Contributing to a green movement can be as simple as a few easy steps done in aggregate. At the end of the day, little changes can go a long way. One simple step is removing plastic bottles from your life.
Water is a great resource. For some of us, water is something we take for granted. The bottled water industry uses plastic bottles to help make things easier. It worked! An entire industry was created out of the convenience of bottled water.
But it comes at an environmental cost. From litter, to energy and oil waste, to emissions; when the water is done, the plastic remains.
Americans consume 2.5 million plastic bottles every hour. For each plastic bottle consumed in the United States, four more are consumed worldwide. Unfortunately only 10% of the plastic bottles make it to recycling, leaving 90% unaccounted for.
Consider this, each year the bottled water cooler business:
- Consumes 140 million kilowatt hours of electricity
- Wastes 2.7 billion gallons of water
- Burns close to 6 million gallons of fuel
- Consumes 1,500,000 barrels of oil
- Dumps more than 35,000 tons of waste into landfills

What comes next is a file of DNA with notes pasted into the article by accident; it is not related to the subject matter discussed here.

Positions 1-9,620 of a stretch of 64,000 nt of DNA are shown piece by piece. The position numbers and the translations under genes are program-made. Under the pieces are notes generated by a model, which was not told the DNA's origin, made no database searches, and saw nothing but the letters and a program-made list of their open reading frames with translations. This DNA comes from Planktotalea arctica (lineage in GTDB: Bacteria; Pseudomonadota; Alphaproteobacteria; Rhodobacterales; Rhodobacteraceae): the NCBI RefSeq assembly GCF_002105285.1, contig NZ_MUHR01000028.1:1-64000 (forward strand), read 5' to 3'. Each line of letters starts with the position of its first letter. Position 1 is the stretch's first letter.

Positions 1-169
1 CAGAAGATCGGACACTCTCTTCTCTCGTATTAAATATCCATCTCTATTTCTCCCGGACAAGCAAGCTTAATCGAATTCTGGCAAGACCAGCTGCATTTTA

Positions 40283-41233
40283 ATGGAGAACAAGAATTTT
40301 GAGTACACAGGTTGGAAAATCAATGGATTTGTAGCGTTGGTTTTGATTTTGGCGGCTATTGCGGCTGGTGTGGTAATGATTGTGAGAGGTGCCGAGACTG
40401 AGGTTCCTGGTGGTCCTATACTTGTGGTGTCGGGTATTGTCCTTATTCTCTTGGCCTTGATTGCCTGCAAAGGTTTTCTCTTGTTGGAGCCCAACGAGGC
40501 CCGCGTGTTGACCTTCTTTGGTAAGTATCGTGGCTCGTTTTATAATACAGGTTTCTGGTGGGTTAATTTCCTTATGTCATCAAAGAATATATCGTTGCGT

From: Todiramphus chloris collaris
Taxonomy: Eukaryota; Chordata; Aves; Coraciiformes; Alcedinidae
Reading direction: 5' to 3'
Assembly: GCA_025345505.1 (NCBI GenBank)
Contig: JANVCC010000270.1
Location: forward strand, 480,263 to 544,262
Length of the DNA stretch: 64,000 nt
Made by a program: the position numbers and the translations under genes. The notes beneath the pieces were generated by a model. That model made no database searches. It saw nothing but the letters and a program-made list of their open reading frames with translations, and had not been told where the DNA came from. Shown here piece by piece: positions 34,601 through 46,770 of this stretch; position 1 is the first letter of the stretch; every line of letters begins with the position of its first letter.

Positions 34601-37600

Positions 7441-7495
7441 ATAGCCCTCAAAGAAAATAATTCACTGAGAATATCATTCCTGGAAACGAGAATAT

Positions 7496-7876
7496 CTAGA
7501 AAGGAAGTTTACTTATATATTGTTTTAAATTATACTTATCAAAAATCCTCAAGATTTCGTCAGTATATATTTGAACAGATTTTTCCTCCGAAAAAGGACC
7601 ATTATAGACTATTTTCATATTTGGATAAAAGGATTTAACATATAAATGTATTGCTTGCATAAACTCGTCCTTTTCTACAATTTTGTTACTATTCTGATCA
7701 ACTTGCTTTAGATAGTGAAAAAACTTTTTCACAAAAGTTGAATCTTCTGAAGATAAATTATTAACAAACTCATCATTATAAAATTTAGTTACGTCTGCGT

What’s The Alternative?
The best thing about bottled water is the convenience. You can enjoy the same convenience with a single reusable water bottle and your tap water. If everyone came together on this, think of all the saved money. Think of how many fewer deliveries would be made to retail stores (there wouldn’t be need for 5 gallon water jug deliveries anymore). Think about how fewer bottles would be in landfills, on the side of the road, or our lakes and oceans.
For some, tap water doesn’t seem appealing. This may be due to marketing. The truth is water doesn’t usually get much “cleaner” and “fresher” than tap, despite the impression bottled water labels suggest. Unless something is really wrong with your water source, the tap water is typically the same quality as what comes in the plastic bottles and jugs. Granted, all water can benefit from an extra use of filtration (something companies like Brita or Culligan help in the consumer market, and Quench Water in the business sector) – by filtering out dissolved solids, there can be even better tasting water. But it’s not a necessity for most.
The average American drinks 30 gallons of water per year. Wouldn’t it be better if it were from the tap, rather than environmentally-unfriendly bottles?
Bill Shaver is a writer and environmentalist out of the Philadelphia area, focusing on green articles and business.